As a huge Boston sports-loving agency (Bruins, Celtics, Pats, Red Sox, even Revs) I’ll admit, I had no interest in watching the Celtics get steamrolled in Game 3 of the Eastern Conference Finals last night in Cleveland. I avoided the entire game, and come to find out the next morning, the C’s had won. But, how long would the euphoria last this time around?
Very few of us expected the C’s to win a game, let alone IN Cleveland. So, how did that happen? With the Celtics being such an underdog team in comparison to both the 2017 Golden State Warriors and Cleveland Cavaliers, the majority of people had imagined the C’s would get swept much like the San Antonio Spurs did by the Warriors….
Now, we all knew it was pretty much inevitable the Cav’s would win the series, but with the first two games being absolute travesties (for the Celtics), I’m sure most of Boston couldn’t bear themselves to watch another 50+ point loss in an NBA playoff game. Not to mention this postseason has been one of the worst all-time to watch, as different teams are on completely separate levels than others. It’s really been like watching a JV high school teams compete against All-Star NBA teams. Some of them are just on a whole other level.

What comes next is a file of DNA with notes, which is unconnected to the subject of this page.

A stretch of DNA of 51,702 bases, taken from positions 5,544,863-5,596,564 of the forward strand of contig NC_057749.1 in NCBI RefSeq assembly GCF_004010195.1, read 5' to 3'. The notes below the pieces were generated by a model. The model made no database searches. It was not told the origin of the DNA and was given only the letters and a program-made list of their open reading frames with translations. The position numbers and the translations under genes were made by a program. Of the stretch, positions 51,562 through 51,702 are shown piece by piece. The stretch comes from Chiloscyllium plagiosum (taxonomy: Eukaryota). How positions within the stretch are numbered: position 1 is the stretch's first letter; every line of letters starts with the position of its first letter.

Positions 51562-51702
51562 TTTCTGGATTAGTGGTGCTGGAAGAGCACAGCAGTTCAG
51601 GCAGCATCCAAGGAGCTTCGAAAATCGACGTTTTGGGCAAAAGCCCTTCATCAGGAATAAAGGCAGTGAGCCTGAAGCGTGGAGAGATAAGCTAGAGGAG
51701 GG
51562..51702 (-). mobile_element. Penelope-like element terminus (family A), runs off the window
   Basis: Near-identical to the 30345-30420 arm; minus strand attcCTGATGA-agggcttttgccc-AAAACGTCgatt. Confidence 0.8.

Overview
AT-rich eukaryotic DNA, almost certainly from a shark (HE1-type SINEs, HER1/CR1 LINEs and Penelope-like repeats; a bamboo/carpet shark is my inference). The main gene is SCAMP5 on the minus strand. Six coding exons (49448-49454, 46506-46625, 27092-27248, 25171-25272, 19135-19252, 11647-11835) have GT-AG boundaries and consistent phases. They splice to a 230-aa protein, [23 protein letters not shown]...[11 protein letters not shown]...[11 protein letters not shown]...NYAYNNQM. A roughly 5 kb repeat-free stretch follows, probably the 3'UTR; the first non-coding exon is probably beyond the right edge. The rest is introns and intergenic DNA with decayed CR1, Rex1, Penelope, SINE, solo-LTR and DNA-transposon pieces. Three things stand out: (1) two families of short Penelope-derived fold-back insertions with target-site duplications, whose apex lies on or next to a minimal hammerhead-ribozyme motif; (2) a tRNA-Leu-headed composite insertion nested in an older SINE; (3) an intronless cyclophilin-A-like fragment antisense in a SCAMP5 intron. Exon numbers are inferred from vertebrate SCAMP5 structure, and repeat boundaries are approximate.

But, the Celtics somehow came about to trip up the mighty Cav’s in Game 3….and that was a surprise to us all. So, how did they do it?
It all came down to tenacity. The Celtics are (currently) a team of mix-matched misfits who have joined together as a team and have enjoyed the best possible results. I mean, they finished 1st in the Eastern Conference, so they’ve got to be doing something right, right?. There are no superstar athletes, and everyone is pitching in when and where they need to. Much like the Boston sports mantra of , ‘Do Your Job’ the Celtics have followed suit and have enjoyed rave reviews throughout the season, especially in big games…which has led to their stature as being a true, ‘underdog’ team going into the postseason.
Now, back to Game 3 of the Eastern Conference Finals. Of course, when all of Boston collectively woke up the next morning, we enjoyed our win and day in the sun, the Boston sports media promptly went awry. What if we won the series….and of course, the next two days were filled with the humdrum of, ‘Maybe, we can actually pull this thing off’….and see, that’s the beauty of sports. In moments of pure darkness, where everything seems destined for failure, a surprise hits. The light beckons. The bulb goes off in your head. You feel a sense of hope. Even confidence. And that’s the urge to root for the underdog.